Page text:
Archive for the 'Word of the Week' category

Word of the week: transcription

Feb 18 2012 Published by under Uncategorized, Word of the Week

Today's word of the week is transcription, in the biological sense. Not the process of converting speech into a written document (though I know a lot of science writers who spend a lot of time doing that, so I suppose it could count as part of the biological definition), but the part of the central dogma that is incredibly important to molecular biology. The process of information flow is this:

DNA -> RNA -> protein

This represents the flow of information in a cell at its most basic level. DNA is transcribed to RNA, RNA is translated to protein. We used to think that this flow only went in one direction. We now know (thanks to retroviruses like HIV) that RNA can transcribe back to DNA. We also know that proteins can influence DNA transcription, though whether proteins can translate back to RNA is not known (it seems like a big leap to me, but a lot of this stuff seemed like big leaps to a lot of people, only a few years ago).

And in all this, there is transcription.

Transcription describes the process of DNA -> RNA, the process performed by RNA polymerase and other enzymes, which break up the bonds between two DNA strands, make a new RNA pair to one of them (RNA nucleotides are just like DNA nucleotides, with the exception of Uracil for Thymine and ribose for deoxyribose), and allow the DNA to be attached to its original pair strand, ready to be transcribed again or put away for another time. Transcription is the first step of what will become gene expression, and things that affect it affect what proteins are made, and in the end, the function of the cell as a whole.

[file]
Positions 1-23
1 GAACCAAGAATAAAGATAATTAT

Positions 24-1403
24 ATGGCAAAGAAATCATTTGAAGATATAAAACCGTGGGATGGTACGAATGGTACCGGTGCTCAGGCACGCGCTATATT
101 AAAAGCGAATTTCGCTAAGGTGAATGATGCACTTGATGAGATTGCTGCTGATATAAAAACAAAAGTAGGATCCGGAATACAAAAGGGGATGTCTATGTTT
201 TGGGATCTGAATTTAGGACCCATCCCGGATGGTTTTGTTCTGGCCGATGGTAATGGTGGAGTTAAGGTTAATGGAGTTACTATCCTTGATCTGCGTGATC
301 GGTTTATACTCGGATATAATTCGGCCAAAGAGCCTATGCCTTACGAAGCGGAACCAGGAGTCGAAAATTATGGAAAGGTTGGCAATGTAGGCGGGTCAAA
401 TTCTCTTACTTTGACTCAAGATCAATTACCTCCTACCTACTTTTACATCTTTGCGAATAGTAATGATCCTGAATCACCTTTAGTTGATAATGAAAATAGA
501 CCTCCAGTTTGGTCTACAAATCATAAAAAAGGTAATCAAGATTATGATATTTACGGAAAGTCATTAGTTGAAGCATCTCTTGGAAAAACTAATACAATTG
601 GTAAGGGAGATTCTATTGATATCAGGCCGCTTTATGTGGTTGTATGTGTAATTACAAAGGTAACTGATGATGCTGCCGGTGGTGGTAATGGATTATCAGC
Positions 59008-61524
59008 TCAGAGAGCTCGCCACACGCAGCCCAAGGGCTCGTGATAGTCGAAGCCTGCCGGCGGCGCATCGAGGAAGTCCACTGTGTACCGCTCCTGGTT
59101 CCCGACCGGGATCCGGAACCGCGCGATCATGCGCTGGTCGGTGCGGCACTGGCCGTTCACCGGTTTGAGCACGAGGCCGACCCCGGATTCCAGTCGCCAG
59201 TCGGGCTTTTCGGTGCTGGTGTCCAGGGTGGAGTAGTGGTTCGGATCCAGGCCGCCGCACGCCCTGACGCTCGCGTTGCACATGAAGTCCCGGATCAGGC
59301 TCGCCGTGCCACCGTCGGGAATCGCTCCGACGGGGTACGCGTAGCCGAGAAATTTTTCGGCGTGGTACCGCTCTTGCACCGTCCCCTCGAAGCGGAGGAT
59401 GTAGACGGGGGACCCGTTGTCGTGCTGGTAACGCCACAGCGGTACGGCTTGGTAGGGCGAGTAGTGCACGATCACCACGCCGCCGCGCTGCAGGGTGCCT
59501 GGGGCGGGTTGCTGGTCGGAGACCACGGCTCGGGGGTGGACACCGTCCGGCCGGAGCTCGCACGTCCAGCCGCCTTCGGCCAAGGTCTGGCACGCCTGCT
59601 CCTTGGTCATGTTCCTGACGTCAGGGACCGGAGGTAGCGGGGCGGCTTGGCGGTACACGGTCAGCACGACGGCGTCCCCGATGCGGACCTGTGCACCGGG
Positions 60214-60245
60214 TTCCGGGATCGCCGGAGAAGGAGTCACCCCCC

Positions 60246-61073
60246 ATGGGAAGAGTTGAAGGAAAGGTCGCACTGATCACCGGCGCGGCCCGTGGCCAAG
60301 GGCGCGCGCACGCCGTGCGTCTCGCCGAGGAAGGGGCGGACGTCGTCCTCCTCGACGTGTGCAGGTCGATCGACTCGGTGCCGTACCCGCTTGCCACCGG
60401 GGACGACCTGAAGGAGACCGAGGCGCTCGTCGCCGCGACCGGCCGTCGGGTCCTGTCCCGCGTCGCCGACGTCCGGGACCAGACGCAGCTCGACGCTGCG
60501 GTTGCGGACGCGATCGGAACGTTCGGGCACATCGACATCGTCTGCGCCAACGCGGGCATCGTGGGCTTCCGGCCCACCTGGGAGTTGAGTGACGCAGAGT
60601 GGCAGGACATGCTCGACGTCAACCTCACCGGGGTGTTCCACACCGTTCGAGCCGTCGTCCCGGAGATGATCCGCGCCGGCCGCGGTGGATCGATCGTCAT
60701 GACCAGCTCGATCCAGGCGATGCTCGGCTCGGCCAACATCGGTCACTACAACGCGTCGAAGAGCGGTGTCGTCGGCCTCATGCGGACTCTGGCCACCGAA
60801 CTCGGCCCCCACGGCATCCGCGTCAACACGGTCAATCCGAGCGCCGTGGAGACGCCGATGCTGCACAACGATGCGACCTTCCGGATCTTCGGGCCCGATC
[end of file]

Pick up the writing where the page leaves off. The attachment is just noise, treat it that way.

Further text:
4 responses so far

Word of the Week: Bromide

Feb 12 2012 Published by under Word of the Week

This word of the week has meanings both in science and in normal, every day language.

Bromide: An anion of the element bromine, element 35.
Bromide: A word used to indicate a platitude, especially one used WAY too often, and which has no real use or meaning, except that meant to make you feel better, like "take things a day at a time", or "go with the flow". Do you feel better yet?

I now wonder how many chemists have made bromide jokes in their dissertations.

5 responses so far

Word of the Week: CREB

Feb 05 2012 Published by under Word of the Week

Today's word of the week is actually an acronym: CREB, the c-AMP response element binding protein. CREB is a very popular protein in studies of things like addiction and mood disorders, and particularly interesting to people to study memory. It binds to specific bits of DNA (called, easily enough c-AMP response elements), and by binding to the site, can cause the genes downstream from that area to either increase or decrease in transcription. It controls the transcription of many other important proteins, including things like somatostatin, brain-derived neurotrophic factor (BDNF), and corticotropin releasing hormone. Though CREB causes changes in these proteins and others, many scientists study CREB itself, looking for changes there first, and then looking at what genes are affected.

2 responses so far

Word of the Week: Presynaptic

Jan 29 2012 Published by under Word of the Week

The word of the week this week is one that many scientists often assume that you already know: presynaptic. But do you? Pre- means before, and it's before the synapse, but what does that mean?

Presynaptic: This is an adjective really, but when I use it, I use it to talk about the neuron that releases the neurotransmitters into a synapse. A synapse (by which I usually mean the synaptic cleft technically) is a space between two neurons, through which chemicals pass to transmit a signal from one neuron to another. The neuron SENDING the signal is considered to be "presynaptic", while the one receiving the signal is "postsynaptic".